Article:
Crepe myrtles--Plant these stars of summer in full sun for the best flowering. Your choice of selections should depend not only on color but also on the size and form needed. For example, ‘Sioux' has a very upright, narrow form, whereas ‘Natchez' forms a broad, rounded tree. Selections such as ‘Acoma,' ‘Cheyenne,' and ‘Tonto' don't grow taller than 12 feet.

Annuals--Good ones that will tolerate the heat include purslanes (shown at left), trailing torenias, melampodiums, fanflowers (Scaevola aemula), scarlet sages, ornamental peppers, sun coleus, ‘Brazilian Red Hots' alternantheras, and Profusion Series zinnias. Central and South

Oleander care--Ragged or chewed leaves usually indicate damage from oleander caterpillars. If the caterpillars are still clustered together on the affected limbs, just prune out those limbs. If the caterpillars have spread, spray with a Bacillus thuringiensis insecticide, such as Dipel, or drench with Bayer Advanced Tree & Shrub Insect Control.


Royal poinciana--Plant one of these spectacular flowering trees, and enjoy the masses of red flowers every summer. It's tolerant of most soil types and is a fast grower, reaching up to 40 feet tall with an even greater spread. It needs full sun to flower well.


Blooming Vines

Mandevillas such as ‘Red Velvet' (red-pink), ‘Alice du Pont' (rosy pink), and ‘Summer Snow' (white) love to twine and grow well on trellises and pyramidal forms. Allamandas are known for their bright yellow blossoms but also come in purple, white, and chocolate shades. All like rich soil and can be maintained in containers sunk into beds during the warm season and then given protection in winter. Coral vine is a South Texas standby. Airy and graceful, it comes in pink, dark pink, and white. Flowers begin to appear in late summer and attract hummingbirds.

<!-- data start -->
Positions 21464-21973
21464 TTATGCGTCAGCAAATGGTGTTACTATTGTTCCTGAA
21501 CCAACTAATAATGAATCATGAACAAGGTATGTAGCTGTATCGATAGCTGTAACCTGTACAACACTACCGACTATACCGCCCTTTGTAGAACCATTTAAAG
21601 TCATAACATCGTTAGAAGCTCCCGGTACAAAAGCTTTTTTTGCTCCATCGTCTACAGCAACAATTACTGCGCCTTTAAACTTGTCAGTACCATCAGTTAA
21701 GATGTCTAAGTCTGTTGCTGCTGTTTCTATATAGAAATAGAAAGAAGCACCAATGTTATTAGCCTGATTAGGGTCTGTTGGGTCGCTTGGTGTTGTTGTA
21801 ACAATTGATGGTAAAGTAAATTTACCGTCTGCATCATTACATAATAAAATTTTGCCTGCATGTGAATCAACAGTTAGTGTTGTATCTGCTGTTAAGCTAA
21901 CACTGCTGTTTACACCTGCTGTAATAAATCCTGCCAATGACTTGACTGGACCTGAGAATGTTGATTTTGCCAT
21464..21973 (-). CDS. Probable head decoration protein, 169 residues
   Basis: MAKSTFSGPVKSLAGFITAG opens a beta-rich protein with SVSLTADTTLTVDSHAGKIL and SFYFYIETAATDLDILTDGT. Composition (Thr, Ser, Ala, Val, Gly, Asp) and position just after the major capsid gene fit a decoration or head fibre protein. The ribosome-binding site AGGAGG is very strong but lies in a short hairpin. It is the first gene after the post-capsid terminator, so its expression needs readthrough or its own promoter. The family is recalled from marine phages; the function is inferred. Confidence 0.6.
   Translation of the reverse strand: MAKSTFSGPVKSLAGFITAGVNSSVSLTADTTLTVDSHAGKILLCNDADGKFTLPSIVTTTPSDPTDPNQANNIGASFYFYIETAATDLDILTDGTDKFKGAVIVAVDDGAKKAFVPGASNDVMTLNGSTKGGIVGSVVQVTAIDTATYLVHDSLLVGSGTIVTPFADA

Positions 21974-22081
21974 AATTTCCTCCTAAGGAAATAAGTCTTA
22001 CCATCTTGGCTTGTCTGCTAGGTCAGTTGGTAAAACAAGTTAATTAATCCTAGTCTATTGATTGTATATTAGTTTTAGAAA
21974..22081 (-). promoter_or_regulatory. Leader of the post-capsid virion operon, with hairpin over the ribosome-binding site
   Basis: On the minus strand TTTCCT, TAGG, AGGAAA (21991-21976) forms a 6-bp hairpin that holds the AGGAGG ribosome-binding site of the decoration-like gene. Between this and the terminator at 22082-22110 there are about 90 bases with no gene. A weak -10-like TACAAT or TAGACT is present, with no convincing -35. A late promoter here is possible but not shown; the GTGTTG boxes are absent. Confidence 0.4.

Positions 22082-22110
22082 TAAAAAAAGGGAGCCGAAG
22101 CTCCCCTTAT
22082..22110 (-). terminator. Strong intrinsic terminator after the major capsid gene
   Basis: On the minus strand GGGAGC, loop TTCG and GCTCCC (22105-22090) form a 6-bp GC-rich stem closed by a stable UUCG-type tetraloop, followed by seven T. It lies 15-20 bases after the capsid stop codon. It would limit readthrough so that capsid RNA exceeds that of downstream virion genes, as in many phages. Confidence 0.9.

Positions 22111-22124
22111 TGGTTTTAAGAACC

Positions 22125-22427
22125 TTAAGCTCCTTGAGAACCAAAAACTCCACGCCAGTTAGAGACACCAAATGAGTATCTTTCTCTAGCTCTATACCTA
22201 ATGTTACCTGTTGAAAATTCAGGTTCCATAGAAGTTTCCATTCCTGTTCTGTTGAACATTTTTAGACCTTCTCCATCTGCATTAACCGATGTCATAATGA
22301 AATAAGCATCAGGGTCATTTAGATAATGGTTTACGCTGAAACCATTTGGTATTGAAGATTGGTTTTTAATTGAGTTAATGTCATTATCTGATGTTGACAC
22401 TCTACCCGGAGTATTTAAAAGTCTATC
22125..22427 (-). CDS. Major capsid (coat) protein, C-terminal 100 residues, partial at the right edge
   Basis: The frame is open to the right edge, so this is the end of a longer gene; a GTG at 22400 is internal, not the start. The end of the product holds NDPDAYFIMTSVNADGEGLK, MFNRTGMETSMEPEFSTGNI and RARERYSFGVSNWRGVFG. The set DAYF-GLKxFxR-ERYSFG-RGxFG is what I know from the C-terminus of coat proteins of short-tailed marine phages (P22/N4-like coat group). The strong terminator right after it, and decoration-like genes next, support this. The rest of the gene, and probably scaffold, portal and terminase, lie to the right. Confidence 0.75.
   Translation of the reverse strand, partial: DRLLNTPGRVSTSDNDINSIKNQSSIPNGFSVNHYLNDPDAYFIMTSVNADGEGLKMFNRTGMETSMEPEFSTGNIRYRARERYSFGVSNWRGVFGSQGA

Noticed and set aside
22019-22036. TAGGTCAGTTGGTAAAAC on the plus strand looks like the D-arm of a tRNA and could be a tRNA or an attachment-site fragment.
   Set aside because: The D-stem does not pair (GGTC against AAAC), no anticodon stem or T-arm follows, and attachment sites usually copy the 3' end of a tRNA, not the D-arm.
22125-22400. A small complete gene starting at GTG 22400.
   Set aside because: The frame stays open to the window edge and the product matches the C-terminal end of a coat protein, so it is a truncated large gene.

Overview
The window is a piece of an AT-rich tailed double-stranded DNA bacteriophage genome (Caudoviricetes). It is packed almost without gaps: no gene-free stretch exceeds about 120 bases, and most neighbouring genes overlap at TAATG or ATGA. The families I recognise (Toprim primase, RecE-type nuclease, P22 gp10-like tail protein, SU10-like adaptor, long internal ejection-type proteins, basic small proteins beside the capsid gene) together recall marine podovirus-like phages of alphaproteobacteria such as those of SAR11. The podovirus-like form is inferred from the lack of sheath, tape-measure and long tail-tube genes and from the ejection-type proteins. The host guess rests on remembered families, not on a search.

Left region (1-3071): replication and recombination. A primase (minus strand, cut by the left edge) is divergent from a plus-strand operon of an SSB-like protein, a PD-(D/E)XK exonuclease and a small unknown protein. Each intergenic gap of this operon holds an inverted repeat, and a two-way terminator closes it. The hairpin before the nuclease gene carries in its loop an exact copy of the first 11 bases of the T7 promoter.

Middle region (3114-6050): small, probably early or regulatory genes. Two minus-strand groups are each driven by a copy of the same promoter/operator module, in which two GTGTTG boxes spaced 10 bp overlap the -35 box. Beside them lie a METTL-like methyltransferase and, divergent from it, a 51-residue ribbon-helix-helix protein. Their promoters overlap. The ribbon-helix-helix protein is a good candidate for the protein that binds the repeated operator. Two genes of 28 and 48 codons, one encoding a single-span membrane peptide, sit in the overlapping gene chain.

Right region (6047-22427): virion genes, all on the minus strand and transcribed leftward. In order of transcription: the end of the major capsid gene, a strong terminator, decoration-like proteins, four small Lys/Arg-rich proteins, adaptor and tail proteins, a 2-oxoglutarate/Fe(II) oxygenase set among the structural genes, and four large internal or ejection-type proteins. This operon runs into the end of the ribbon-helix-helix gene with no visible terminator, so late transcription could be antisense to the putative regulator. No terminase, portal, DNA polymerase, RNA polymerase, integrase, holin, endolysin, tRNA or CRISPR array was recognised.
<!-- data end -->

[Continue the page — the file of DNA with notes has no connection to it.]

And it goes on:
Entire State

Garden rooms--Outdoor kitchens, fireplaces, and dining areas should be located where they will be used and enjoyed to the fullest. If privacy is needed, add hedges using ‘Dwarf Burford' hollies, dwarf cherry laurels, or sasanqua camellias. Accessorize your new room with a large, self-contained fountain or specimen container plants. Choose practical outdoor furniture to complete the setting.

Central, East, and South

Turfgrass--St. Augustine, Bermuda, centipede, and Zoysia grasses can all be grown in our region. St. Augustine is shade tolerant, but it uses more water and is less drought resistant than Bermuda or Zoysia. Common Bermuda grass can be started from seed and grows fast. Zoysia provides a beautiful, fine-textured lawn but spreads slowly and needs plenty of sunlight to thrive.


Chrysanthemums--These perennials thrive in our region but should be divided and reset at this time. ‘Country Girl' (pink) is among the best with its daisy-like pink flowers and yellow centers. Be sure to pinch them back by removing the top several inches of growth several times until about September 1. You will be rewarded with drifts of blossoms during mid- to late-fall.

North and East

Hydrangeas--These plants thrive in partially shaded areas that have adequate moisture. French or mophead hydrangeas can be pink, blue, white, or nearly red. ‘Endless Summer' and ‘Mini Penny' are newer selections that rebloom from summer through fall. Double-flowering oakleaf hydrangeas, such as ‘Snow Queen,' are particularly handsome and are popular as dried flowers.

Central, West, and South

Mulch--Add mulch to vegetable and ornamental areas to conserve moisture and limit weeds. Grass clippings, coastal Bermuda grass hay, and shredded bark all work well. Mulches also reduce soil temperatures and help keep plants growing during the hot weather.

"Around Your Garden" is from the June 2008 issue of Southern Living.

By Gene B BussellDavid W Marshall and William C Welch